There is a Kickstarter fundraiser currently taking place that I really wanted to draw everyone’s attention to. Writer Don McGregor and artist Trevor Von Eeden are attempting to raise the funding to publish their brand new graphic novel Sabre: The Early Future Years. I’ve already written about how much I enjoy Von Eeden’s artwork in my July 24th blog post. Because of my appreciation for his artwork, I’d really like to see this project get funded. McGregor and Von Eeden’s target is $17,000 to me met by September 9, 2013. As of this writing, they have only raised $6,631, approximately one third of their goal. I did pledge a few dollars, but due to my current work and financial situation, I wasn’t able to offer too much. So I’ve been promoting the hell out of this, really hoping that others can also pitch in. Here is the link to their page on Kickstarter where you can pledge funds:
And below is a preview of Trevor Von Eeden’s artwork for Sabre: the Early Future Years. It features coloring by George Freeman, who previously worked with Von Eeden on his two volume graphic novel The Original Johnson.
In addition to being a fan of Trevor’s art, I also greatly enjoy Don McGregor’s writing. He has a very distinctive style of prose, narration, and dialogue, a real sophistication to his plots and scripts. In the past, McGregor has worked on a number of critically lauded, groundbreaking stories.
In the 1970s, while at Marvel Comics, McGregor did well regarded work with the character of Black Panther in the pages of Jungle Action. He also had an exception run on Amazing Adventures, chronicling the saga of Killraven, a freedom fighter struggling to overthrow Martian invaders in an apocalyptic future. Debuting in Amazing Adventures #18, the Killraven / War of the Worlds feature was initially conceived by Roy Thomas & Neal Adams, inspired by the H.G. Wells’ novel. However, with the character’s fourth appearance in issue #21, McGregor took over as the series’ writer. He worked with several different artists over the next few issues. And then an up-and-coming P. Craig Russell became the regular illustrator with #27, producing stunningly vibrant, bizarre artwork. The two collaborated on Killraven until Amazing Adventures was cancelled at issue #39 in 1976. McGregor and Russell reunited to craft a coda to their run which saw print as the Killraven: Warrior of the Worlds graphic novel in 1983.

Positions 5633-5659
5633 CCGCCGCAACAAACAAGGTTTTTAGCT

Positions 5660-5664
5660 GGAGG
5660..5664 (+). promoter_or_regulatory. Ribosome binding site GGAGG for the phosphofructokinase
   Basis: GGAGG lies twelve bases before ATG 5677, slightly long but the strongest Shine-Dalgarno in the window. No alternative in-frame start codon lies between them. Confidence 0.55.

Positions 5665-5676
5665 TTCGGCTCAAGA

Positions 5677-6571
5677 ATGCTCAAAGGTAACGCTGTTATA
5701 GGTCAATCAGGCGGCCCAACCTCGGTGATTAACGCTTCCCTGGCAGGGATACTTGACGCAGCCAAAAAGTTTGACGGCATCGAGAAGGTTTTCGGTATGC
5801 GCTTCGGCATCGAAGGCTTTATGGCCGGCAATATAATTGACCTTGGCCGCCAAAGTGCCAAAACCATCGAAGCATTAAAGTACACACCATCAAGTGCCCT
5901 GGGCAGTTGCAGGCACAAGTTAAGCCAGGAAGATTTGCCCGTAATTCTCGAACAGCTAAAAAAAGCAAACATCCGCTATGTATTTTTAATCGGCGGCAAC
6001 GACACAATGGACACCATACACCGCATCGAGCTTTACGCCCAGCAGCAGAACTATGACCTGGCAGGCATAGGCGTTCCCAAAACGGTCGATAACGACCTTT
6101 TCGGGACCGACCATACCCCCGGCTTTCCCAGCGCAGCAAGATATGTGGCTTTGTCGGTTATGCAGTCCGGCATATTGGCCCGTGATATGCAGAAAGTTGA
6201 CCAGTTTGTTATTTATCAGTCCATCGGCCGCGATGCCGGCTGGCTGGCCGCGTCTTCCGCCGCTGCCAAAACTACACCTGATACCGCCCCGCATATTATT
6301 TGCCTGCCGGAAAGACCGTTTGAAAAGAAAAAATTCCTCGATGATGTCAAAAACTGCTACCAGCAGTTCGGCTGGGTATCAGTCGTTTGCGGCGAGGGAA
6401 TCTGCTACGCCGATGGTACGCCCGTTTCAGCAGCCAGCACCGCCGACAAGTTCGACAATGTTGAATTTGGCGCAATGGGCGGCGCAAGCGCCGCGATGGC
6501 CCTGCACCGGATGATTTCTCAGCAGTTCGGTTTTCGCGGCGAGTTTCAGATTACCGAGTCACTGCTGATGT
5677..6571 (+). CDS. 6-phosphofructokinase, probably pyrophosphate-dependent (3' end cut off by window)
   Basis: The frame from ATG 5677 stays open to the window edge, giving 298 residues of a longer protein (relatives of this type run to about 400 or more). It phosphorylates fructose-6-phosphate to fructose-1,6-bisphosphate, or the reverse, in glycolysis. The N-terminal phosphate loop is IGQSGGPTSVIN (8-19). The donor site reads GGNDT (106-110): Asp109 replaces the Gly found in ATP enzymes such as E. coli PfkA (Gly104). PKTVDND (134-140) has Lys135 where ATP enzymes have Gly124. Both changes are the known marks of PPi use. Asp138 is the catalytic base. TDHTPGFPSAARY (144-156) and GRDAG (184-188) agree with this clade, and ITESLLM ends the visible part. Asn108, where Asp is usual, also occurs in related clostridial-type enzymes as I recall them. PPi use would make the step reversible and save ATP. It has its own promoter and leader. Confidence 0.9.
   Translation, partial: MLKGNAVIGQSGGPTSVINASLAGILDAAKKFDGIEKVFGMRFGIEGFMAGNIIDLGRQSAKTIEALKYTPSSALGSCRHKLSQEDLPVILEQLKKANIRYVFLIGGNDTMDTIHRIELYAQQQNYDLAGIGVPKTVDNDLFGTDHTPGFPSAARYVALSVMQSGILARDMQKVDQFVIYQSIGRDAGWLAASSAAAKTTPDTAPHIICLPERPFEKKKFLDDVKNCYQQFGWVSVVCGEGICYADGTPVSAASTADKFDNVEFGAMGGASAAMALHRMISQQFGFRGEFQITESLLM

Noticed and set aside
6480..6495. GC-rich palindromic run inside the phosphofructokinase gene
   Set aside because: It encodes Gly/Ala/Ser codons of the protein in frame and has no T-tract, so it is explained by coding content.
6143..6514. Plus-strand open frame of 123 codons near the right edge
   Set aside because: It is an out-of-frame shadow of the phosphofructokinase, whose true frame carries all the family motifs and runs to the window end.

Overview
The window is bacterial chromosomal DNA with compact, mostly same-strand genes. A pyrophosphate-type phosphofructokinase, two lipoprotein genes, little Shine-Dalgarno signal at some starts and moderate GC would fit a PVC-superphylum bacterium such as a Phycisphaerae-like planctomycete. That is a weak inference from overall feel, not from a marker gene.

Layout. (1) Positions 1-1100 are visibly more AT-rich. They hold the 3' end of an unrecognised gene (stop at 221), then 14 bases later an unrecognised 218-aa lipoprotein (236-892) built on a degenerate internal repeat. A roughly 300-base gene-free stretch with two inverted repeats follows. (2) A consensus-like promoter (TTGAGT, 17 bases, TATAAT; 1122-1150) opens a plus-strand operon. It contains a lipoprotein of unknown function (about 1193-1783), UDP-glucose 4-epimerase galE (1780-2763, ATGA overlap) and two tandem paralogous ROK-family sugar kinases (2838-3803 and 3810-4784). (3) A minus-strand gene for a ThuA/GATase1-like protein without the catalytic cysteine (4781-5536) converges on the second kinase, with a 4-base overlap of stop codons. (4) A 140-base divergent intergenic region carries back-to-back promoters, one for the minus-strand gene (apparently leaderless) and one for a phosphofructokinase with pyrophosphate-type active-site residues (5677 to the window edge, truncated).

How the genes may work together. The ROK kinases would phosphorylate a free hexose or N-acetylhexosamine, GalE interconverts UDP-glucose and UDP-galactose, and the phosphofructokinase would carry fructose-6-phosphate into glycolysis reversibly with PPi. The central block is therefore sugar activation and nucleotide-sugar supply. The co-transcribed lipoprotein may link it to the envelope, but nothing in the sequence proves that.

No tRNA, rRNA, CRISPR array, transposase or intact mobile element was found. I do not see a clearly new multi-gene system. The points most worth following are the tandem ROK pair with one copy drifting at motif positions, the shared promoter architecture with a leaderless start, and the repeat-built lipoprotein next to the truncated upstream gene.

It was in 1978 that McGregor teamed with artist Paul Gulacy to create the first Sabre graphic novel, which was released by up-and-coming independent company Eclipse Comics. In the early 1980s, an ongoing Sabre series was also published by Eclipse, lasting 14 issues. Comics Bulletin is currently running a multi-part interview with McGregor looking at the origins of Sabre. Here’s a link to the first installment:
While at Eclipse, McGregor also wrote a pair of noir mysteries, Detectives Inc. The first graphic novel, A Remembrance of Threatening Green, was drawn by the talented Marshall Rogers, with the equally amazing Gene Colan illustrating A Terror of Dying Dreams. McGregor and Colan later re-teamed on a mammoth 25-chapter Black Panther serial “Panther’s Quest” which ran in Marvel Comics Presents. I’d like to see that one collected in a trade paperback.
Those original Sabre and Detectives Inc. stories have subsequently been reprinted by other publishers such as Image and IDW. Those collected editions are well worth seeking out.
So, having gone into all this detail about McGregor’s amazing writing, I really hope that I’ve piqued some interest, and that people will show their support for his latest project. Separately, McGregor and Von Eeden have each rafted truly exception work in the past; together I expect that they make an amazing team. I definitely hope that one day soon Sabre: The Early Future Years will be published. I’ll keep you all updated on their progress.
September 10, 2013 Update: Unfortunately, the Kickstarter fundraiser did not meet its goal, only reaching $11,618 of the needed $17,000. I was really looking forward to seeing the new Sabre graphic novel. I am going to keep in touch with Don McGregor on Facebook, and see if he decided to attempt another Kickstarter campaign in the future, or perhaps go another route. Hopefully, one way or another, the book will make it into print in the near future.